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Article ID: 715963

One in 270 Births Have “Dual Burden” of Prematurity and Severe Maternal Complications

New York University

A quarter of women who have serious maternal complications during childbirth also have premature births, posing a “dual burden” on families, finds research from NYU Rory Meyers College of Nursing, the University of California, San Francisco (UCSF) California Preterm Birth Initiative, and Stanford University.

Released:
17-Jul-2019 2:40 PM EDT

Article ID: 715903

Poor sleep quality and fatigue plague women with premature ovarian insufficiency

North American Menopause Society (NAMS)

Sleep disturbances are a frequent complaint of women in the menopause transition and postmenopause.

Released:
16-Jul-2019 3:05 PM EDT
Newswise: Men Account for 50% of Infertility: First Andrologist Appointed at Rutgers

Article ID: 715861

Men Account for 50% of Infertility: First Andrologist Appointed at Rutgers

Rutgers Robert Wood Johnson Medical School

The first step in identifying and treating infertility is often rigorous testing for women. However, only 50 percent of infertility is attributable to the female partner alone, 50 percent of couples have a male factor, according to Nikhil Gupta, MD, assistant professor of surgery. In May 2018, Dr. Gupta became the first andrologist and male sexual function subspecialist appointed to the faculty of Rutgers Robert Wood Johnson Medical School. He focuses on the treatment of male infertility, sexual dysfunction, benign prostate hyperplasia (non-cancerous enlarged prostate) and erectile dysfunction.

Released:
16-Jul-2019 9:50 AM EDT

Social and Behavioral Sciences

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Article ID: 715814

Study shows advantages for stress urinary incontinence surgery

Mayo Clinic

One of the most commonly performed surgeries to treat stress urinary incontinence in women may have better long-term results than another common surgical technique, according to a study led by Mayo Clinic researchers. The retrospective study of more than 1,800 cases at Mayo Clinic from 2002 to 2012 found that the need for additional surgery was twice as high after a transobturator sling surgery compared with a retropubic sling procedure.

Released:
15-Jul-2019 11:05 AM EDT

Article ID: 715557

Why sex becomes less satisfying with age

North American Menopause Society (NAMS)

The number of women regularly having sex declines with age, and the number of women enjoying sex postmenopause is even lower.

Released:
10-Jul-2019 12:05 PM EDT

Social and Behavioral Sciences

Newswise: A third of children up to age 3 exposed to Zika in-utero have neurological problems

Article ID: 715516

A third of children up to age 3 exposed to Zika in-utero have neurological problems

University of California, Los Angeles (UCLA), Health Sciences

New research suggests that 32% of children up to the age of 3 years who were exposed to the Zika virus during the mother’s pregnancy had below-average neurological development. Also, fewer than 4% of 216 children evaluated had microcephaly —a smaller-than-normal head that is one of the hallmarks of the mosquito-borne disease. The heads of two of those children grew to normal size over time, the researchers reported.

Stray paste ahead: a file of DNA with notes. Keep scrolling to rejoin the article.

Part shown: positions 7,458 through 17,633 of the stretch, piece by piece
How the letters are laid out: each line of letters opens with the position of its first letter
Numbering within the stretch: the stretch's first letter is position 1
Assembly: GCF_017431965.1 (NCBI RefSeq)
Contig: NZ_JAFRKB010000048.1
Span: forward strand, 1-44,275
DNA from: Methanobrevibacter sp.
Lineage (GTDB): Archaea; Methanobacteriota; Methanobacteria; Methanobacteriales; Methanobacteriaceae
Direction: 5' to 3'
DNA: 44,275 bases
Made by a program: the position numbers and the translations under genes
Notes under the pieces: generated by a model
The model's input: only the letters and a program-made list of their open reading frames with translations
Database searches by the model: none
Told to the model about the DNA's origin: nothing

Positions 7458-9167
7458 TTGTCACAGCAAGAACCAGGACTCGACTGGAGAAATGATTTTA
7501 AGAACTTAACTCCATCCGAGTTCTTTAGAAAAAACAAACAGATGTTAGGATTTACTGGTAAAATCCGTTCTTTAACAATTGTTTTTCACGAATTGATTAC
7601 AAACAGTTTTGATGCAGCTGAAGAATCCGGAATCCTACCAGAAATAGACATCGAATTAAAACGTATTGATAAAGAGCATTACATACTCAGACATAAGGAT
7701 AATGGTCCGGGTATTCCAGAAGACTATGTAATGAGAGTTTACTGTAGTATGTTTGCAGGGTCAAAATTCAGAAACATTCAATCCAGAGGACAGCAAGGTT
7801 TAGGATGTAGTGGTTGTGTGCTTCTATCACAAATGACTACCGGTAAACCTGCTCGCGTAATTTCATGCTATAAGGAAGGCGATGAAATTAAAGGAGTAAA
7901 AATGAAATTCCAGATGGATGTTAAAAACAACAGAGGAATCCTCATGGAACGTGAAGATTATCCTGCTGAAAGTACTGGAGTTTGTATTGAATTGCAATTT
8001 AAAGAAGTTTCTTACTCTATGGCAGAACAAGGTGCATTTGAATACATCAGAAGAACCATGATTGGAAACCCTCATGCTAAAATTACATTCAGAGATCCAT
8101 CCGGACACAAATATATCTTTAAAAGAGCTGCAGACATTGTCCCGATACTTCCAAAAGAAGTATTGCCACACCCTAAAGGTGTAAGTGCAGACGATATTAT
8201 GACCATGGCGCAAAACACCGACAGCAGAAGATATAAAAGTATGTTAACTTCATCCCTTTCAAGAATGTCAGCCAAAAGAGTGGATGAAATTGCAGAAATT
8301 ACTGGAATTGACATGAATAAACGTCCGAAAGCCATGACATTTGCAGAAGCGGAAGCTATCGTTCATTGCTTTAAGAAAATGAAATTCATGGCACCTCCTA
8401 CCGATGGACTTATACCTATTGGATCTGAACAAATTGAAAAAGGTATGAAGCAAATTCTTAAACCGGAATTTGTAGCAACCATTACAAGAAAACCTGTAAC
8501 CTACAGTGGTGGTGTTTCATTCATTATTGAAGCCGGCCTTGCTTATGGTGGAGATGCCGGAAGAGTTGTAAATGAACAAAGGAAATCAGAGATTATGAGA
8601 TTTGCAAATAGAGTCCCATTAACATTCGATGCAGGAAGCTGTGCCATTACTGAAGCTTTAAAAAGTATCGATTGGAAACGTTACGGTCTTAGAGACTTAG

Released:
9-Jul-2019 7:05 PM EDT
Newswise: Growth Failure in Preterm Infants Tied to Altered Gut Bacteria

Article ID: 715502

Growth Failure in Preterm Infants Tied to Altered Gut Bacteria

Ann and Robert H. Lurie Children's Hospital of Chicago

Extremely premature infants who fail to grow as expected have delayed development of their microbiome, or communities of bacteria and other micro-organisms living in the gut, according to a new study published in Scientific Reports. Analysis of these infants’ metabolism revealed that their bodies are responding as if they were fasting, despite caloric intake similar to extremely premature infants with appropriate growth. The study findings also suggest that the unique makeup of the microbiome in infants with growth failure might contribute to their inability to properly metabolize nutrients.

Released:
9-Jul-2019 4:05 PM EDT
Newswise: Addicted to Ran, Ovarian Cancer Cells Stop Moving When Deprived

Article ID: 715472

Addicted to Ran, Ovarian Cancer Cells Stop Moving When Deprived

Universite de Montreal

Researchers have shown the key role that a protein called Ran plays in the mobility of ovarian cancer cells: they demonstrated these cells cannot migrate from cancerous sites without the help of Ran.

Released:
9-Jul-2019 10:05 AM EDT
Newswise: World Expert Takes Multi-Pronged Approach to Improving Preeclampsia Diagnosis and Treatment

Article ID: 715460

World Expert Takes Multi-Pronged Approach to Improving Preeclampsia Diagnosis and Treatment

University of Texas Health Science Center at Houston

Preeclampsia is just as hard to accurately diagnose now as it was 100 years ago, said Baha Sibai, MD, a maternal-fetal medicine specialist with UTHealth. Researchers at McGovern Medical School are looking for ways to change that.

Released:
9-Jul-2019 8:05 AM EDT
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Article ID: 715333

Vitamin D Important for Preeclampsia Prevention

American Physiological Society (APS)

A new study suggests vitamin D may reverse impaired cell interactions in the blood vessels that occur in preeclampsia—a pregnancy complication characterized by high blood pressure. The finding is published ahead of print in the American Journal of Physiology—Cell Physiology.

Released:
9-Jul-2019 7:05 AM EDT

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